CONSECRATION is a subject that should never be set aside or treated lightly; for reference to Exod. xxix. 1, 37, and Lev. viii, ix., will show how needful it was for the Aaronic priesthood to carefully follow a Divine order of sacrifices, washings, sprinkling of blood, the putting on of holy garments, and the anointing with holy oil, ere they entered, the holy place of God's tabernacle. The Nazarite, also, in Num. vi., was consecrated and separated in holiness unto God. With "unshaven head" he is presented to us, free from all natural adornment, and typically "dead to the world" with "the flesh mortified;" showing in all things practical holiness, and that separation from evil which should always characterize the people of God. Daniel, his three companions, and Joseph also, are Old Testament illustrations of this, and Samson's history is a solemn warning to the carnal and disobedient.
The new and living way by which God's royal priesthood enter "the place of worship in heaven" has been consecrated for us by His blood; so that believers need to have exercised hearts, that we may know and manifest true consecration of our bodies and spirits, which are His. Having sanctified us by the blood of Christ, we are separated from all that is of the world—the lust of the flesh, of the eye, and pride of life. We must remember that "what is not of faith is sin;" and we should "yield ourselves to God as those who are alive from the dead," and "the members of our bodies as instruments of righteousness unto holiness" (Rom. vi 13, 19). The cross has not only separated us from our sins, but it has separated us from the flesh, Satan, and the world; and we are called upon to manifest this. Not to talk about it, but to "show forth His praises who hath called us out of darkness into His marvellous light," and to "present our bodies a living sacrifice," being "not conformed to the world, but transformed by the renewing of our minds." A Christian brother once pungently said: "We hear of the perfume of the ointment, the fragrance of consecration; do we know how costly that fragrance is? How much did Mary pay for the precious spikenard? Is it easy to be consecrated? Oh the flippancy with which some talk about it. Many would have said Job was a consecrated man; but God had to empty him, to exercise him long, to reveal Himself to him; and only at this point did Job abhor himself, and repent in dust and ashes. Could all this have been dispensed with? Does the Lord chasten His people for nothing? Look at the afflictions of Paul! Did he become strong without passing through the weakening process? Consecration! how little we know about it! Who among us has resisted unto blood, striving against sin? Christ did this! Consecration is the life of Christ; that life lived out for us, even to carrying the cross, even unto death! Consecration! how costly! It cost Abel his life; Abraham his home and his only son; it cost Moses the sacrifice of Egypt's treasures; for some, it cost cruel mocking8 and scourgings; yea, moreover, of bonds and imprisonments! All the Hebrew words for 'incense' are derived from to peel, to skin, to bleed; incense had to be ground and burned, crushed and consumed by the fire of the altar. I tremble when I hear men talking of their consecration. Brethren, let us have deeds of devotedness; and, above all, let us worship CHRIST, and not consecration.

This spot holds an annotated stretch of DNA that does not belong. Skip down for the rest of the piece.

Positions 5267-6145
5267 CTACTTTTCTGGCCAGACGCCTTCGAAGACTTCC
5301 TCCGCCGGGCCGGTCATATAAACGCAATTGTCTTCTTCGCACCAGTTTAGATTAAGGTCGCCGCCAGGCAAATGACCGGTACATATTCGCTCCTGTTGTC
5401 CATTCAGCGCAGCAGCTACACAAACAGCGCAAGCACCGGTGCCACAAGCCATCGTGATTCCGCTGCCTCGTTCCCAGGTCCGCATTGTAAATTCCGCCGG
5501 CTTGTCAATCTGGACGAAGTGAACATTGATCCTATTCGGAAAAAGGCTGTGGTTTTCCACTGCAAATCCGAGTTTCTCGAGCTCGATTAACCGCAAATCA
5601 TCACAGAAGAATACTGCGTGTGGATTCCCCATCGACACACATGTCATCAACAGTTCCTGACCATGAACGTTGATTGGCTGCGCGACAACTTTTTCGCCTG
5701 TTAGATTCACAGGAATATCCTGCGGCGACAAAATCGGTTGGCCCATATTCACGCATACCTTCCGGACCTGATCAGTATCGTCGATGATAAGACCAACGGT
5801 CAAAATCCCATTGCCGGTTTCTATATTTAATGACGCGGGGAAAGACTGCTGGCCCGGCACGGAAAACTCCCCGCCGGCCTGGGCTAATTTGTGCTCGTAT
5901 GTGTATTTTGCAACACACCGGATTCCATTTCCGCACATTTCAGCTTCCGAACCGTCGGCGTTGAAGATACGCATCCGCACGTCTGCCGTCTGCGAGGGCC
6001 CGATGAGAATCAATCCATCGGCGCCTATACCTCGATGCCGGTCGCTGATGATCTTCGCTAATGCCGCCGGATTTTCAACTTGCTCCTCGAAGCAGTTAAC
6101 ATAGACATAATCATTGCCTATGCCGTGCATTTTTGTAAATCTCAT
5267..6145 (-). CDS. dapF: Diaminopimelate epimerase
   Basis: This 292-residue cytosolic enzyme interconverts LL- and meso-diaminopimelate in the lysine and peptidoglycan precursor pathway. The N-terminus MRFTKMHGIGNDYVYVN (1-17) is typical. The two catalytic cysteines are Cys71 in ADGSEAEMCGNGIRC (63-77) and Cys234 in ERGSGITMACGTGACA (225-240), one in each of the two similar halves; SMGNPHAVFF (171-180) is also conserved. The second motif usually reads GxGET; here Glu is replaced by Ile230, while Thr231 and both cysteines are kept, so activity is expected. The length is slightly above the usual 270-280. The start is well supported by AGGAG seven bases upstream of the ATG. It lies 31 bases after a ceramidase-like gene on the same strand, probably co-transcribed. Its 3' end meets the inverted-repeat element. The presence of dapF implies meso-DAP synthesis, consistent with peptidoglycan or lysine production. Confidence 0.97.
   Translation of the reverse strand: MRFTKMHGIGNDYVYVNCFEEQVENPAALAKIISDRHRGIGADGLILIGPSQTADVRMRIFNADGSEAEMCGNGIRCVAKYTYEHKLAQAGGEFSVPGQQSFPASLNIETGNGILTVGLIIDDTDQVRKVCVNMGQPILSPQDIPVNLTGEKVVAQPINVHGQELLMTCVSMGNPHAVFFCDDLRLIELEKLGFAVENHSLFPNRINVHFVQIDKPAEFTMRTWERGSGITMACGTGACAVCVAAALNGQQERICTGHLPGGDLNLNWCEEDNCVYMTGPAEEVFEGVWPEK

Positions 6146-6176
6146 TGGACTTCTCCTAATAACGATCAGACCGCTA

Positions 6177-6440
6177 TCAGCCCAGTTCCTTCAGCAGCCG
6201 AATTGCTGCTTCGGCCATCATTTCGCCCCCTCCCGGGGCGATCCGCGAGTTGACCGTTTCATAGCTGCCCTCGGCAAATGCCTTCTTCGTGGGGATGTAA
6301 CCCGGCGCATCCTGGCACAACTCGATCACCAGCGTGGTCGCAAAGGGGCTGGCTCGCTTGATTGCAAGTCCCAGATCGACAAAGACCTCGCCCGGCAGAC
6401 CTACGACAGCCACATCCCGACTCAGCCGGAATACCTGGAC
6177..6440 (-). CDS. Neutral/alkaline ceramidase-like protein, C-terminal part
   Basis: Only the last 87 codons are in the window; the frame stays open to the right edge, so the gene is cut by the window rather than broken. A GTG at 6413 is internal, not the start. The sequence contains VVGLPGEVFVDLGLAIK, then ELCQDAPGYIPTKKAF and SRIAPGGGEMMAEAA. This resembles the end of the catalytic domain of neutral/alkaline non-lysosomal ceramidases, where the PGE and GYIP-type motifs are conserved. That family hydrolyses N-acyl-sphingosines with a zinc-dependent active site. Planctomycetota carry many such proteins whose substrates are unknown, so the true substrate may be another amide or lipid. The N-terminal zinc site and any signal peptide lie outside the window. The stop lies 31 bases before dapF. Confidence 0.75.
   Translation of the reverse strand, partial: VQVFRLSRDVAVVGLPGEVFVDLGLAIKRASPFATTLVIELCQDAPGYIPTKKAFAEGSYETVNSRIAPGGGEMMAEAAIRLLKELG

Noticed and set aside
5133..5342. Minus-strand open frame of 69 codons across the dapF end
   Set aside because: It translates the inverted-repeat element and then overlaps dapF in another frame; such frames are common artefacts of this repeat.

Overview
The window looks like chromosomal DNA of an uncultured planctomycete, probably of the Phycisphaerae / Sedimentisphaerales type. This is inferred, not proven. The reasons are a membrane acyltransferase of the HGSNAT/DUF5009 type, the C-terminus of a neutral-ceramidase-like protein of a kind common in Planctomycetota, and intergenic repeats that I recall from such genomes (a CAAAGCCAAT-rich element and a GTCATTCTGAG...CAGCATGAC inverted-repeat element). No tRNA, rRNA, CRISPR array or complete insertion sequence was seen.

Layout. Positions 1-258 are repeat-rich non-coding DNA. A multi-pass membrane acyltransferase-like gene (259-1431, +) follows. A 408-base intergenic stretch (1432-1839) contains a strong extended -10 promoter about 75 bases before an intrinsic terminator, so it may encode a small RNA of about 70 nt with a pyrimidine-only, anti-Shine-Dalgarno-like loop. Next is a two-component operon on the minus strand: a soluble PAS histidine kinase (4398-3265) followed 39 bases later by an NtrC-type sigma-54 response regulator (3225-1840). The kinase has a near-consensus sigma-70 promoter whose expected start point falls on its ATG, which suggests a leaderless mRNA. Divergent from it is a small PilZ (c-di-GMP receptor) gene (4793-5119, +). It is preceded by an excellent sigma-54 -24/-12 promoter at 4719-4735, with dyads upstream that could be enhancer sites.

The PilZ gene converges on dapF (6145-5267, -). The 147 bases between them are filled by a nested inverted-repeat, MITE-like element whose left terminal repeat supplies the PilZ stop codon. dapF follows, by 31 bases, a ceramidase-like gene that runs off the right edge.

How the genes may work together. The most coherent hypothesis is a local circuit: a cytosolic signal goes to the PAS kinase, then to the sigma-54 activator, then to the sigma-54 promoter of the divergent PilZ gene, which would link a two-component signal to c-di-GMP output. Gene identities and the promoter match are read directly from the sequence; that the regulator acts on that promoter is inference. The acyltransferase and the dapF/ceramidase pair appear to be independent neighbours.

There is indeed a need of deep humiliation before God concerning the state of His people in these perilous times. Even amongst those who gather to the Name of the Lord Jesus Christ, there is a prevailing lukewarmness that must grieve the Holy Spirit of God. Zeal for the Lord's service is not so fervent amongst us as it once was, when brethren from every station in life went through the towns and villages of our land, declaring in the market place and exchange, in halls, and wherever there was an open door, with the authority of ambassadors of the living God, that men ought everywhere to repent and believe the Gospel. When they boldly testified that saved sinners were privileged to meet for fellowship, the breaking of bread, and prayers, in the name of the Lord Jesus Christ; and being constituted priests unto God, their right was to worship God by the Spirit, without the intervention of man. God abundantly honoured that testimony with a mighty revival in His Church some fifty years ago. Noble sacrifices have been made by those who "came out unto His name, taking nothing of the Gentiles." He blessed them, and gave them power to witness for Him in separation from evil. But how little is this power realized amongst us now! Where is "the travailing in birth for souls," and the simple, unworldly, unselfish mode of life that characterized our testimony in the time of our first love and ready obedience? Ah! let us examine ourselves, and seek the Spirit's power to raise us up from this apathy to a life of real consecration to God, "which is our reasonable service." But let us "count the cost." Are we prepared for the self-denial that is involved? The curtailing of our household and personal expenses that we may be able to distribute to the necessity of saints, that we may help the many noble-hearted servants of God who are labouring at home and abroad? Are we willing to be scoffed at by the religious world, to be misunderstood by our friends, seeking to please Jesus only? God won't fill us that we may consume it upon our lusts, but would rather teach us that His treasure is put in earthen vessels, and these must be broken before His light can shine out; that we may realise that the "excellency of the power is of God, and not of us;" "that we are not sufficient of ourselves to think anything as of ourselves, but our sufficiency is of God." May He grant that the reading of these lines may lead to more true consecration of heart to Himself.